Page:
Deceased waB born at New Hartford, N. Y., and was the eighth child of Rev. Samuel Finley Snowden, out of whose family of 10 children, three are living—Rev. E. Hazard Snowden, of Luzerne County; Arthur Henry Snowden, a merchant in Stratford, Conn., and James Anderson Snowden, a planter in Arkansas. His wife died some years ago and he is survived by only one child, a mar ried daughter.

The grandfather of deceased, Isaac Snowden, was a prominent Philadelphian during the Revolutionary war and at one time was treasurer of the city and county of Philadelphia. He was so pronounced a Whig that his presence was particularly obnoxious to the British during their occupancy of Philadelphia and he and his family were compelled to seek safety in the country. He was a large owner of real estate in the city of Philadelphia.

Isaac Snowden had five sons, all of whom were graduated from Princeton College, and four of whom were ministers—Rev. Samuel Finley Snowden, who took the class honors and who became the first pastor of the First Presbyterian Church of Princeton: (he was the father of deceased and of Rev. E. Hazard SnowdeD); Gilbert, who preached at Cranberry, N. J., and who was a fine extempore speaker; Charles and Nathaniel, the latter located at Pittsburg and Harrisburg.

Of Rev. Samuel Finley Suowden's family, Mary Cox married Dr. Koswell P. Hayes, and was the mother of Hon. Samuel Snowden Hayes, an eminentChicago lawyer, politician and friend of Stephen A. Douglas, though he once worsted the latter in a public debate in Chicago during the agitation of the Missouri Compromise, the populace by an overwhelming vote sustaining Mr. Hayes' opposition to the revocation of the Compromise. The other children of Rev. S. F. Snowden were Samuel Breese. E. H., (living), Arthur Henry, (living), Susan Breese, James Anderson, John Bayard, Robert Ralstou, (just deceased), Sydney Breeso and Elizabeth Breese.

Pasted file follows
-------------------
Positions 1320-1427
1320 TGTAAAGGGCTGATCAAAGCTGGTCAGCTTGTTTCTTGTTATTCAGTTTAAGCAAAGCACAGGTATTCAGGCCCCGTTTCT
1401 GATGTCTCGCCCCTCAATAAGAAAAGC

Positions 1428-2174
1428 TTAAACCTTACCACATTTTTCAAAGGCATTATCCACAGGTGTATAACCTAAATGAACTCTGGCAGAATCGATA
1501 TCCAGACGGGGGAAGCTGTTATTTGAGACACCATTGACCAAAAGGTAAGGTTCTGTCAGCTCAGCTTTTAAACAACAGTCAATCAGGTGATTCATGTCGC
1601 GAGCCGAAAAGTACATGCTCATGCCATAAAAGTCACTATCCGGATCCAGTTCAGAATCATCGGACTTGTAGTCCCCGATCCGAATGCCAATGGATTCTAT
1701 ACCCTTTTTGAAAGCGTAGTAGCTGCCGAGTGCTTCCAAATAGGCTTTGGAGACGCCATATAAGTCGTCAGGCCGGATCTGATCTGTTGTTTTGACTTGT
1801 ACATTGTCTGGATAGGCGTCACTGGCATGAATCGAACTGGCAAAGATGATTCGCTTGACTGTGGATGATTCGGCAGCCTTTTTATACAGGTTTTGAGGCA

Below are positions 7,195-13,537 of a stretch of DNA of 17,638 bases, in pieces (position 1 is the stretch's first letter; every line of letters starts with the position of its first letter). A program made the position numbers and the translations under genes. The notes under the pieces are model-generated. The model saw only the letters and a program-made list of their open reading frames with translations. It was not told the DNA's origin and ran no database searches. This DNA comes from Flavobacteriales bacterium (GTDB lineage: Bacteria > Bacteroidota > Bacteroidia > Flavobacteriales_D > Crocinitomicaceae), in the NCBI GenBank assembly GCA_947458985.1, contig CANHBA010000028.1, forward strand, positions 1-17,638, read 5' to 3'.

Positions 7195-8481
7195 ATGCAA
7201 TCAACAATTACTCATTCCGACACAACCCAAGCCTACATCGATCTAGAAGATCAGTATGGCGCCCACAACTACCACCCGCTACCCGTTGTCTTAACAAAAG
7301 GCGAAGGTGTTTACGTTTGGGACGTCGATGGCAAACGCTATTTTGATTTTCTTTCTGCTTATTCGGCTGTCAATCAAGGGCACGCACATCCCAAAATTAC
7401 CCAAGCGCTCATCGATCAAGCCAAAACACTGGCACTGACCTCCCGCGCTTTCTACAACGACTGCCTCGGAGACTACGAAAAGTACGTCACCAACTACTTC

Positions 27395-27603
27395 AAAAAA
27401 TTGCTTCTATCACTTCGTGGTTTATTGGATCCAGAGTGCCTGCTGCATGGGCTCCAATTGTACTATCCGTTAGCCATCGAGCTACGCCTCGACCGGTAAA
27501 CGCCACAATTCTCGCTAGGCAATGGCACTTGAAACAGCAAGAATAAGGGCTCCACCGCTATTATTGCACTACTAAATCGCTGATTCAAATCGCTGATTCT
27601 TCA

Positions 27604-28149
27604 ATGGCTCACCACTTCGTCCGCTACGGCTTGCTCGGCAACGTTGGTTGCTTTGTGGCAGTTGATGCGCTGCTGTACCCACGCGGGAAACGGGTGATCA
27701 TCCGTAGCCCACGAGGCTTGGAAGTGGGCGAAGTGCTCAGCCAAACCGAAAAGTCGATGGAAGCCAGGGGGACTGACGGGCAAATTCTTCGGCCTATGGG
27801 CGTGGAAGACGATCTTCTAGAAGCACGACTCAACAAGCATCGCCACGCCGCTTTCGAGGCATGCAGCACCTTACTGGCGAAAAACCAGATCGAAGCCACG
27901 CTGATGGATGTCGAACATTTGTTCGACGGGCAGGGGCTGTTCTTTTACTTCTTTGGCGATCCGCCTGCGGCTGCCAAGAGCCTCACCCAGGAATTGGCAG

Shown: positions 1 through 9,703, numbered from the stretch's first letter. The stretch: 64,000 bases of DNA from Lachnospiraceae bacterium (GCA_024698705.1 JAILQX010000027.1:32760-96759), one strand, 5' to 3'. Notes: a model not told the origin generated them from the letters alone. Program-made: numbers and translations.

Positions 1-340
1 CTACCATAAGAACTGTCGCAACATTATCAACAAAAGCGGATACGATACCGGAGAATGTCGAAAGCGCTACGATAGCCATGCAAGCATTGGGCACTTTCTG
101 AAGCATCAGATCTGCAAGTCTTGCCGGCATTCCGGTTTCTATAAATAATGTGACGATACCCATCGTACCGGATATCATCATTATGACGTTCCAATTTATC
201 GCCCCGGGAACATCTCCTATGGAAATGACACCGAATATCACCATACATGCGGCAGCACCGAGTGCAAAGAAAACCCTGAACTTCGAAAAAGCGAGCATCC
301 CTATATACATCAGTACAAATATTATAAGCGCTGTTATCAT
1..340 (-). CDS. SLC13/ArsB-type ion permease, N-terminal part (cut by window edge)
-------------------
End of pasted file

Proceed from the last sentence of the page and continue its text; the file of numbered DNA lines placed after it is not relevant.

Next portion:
Survey fur Kingston.

[ From MSy. collection of Hon. Steuben Jenkins.] A road laid out by Silas Biugham, William Buck, Johu Perkins, Timothy Smith, Reuben Davis and John Jenk us, who were appointed a committee for that purpose on the 35th of Mny, 1770. After looking and viewing for some time *e begun on Shawnee line about 20 rods east of Toby's Creek, at a saxaf rax stake on the east side of a road,

which we laid six rods wide. Thence we ran north 45 degrees east, about 2% miles to a small white oak staddle on the north side of the town plot, thence N. 35 minutes E. 240 rods to a saxafrnx stake on the north side of Abraham's Creek; thence N. 70 degrees E. 172 rods to a walnut stake; th -noe N. 46 degrees E. 53 ruds to a black oak stake; thence N. 50 degrees E. about 1 mile to the town line, of Kingston and Exeter.

Soma Newspaper Clippings. [From Republican Fanner, W-B., Oct. 20,1830.]


This line has commenced running regularly between VVilkes-Barre, Northumberland, VVilliamsport, Harrisburg and Philadelphia and intermediate places. The boats leave Wilkes-Barre daily at 2 o'clock pm. and arrive at Northumberland every morning at 7% o'clock and at Harrisburg the following evening at 9 o'clock, where passengers will remain overnight and take the r-ilroad cars next morning for Philadelphia, ifcc— through in 48 hours from Wilkes-Barre. Fare to Northumberland $2.00

""Harrisburg 4.00

""Philadelphia 8.00

For freight or passage apply to

P. McC. Gilchrist, Phoenix Hotel,

Wilkes-Barre, May 7, 1830.

[In our days of "apprenticeship," cheap fuel and rapid transit such things seem very antiquated. Will the next half century bring communism, a new caloric and aerial yachts ?]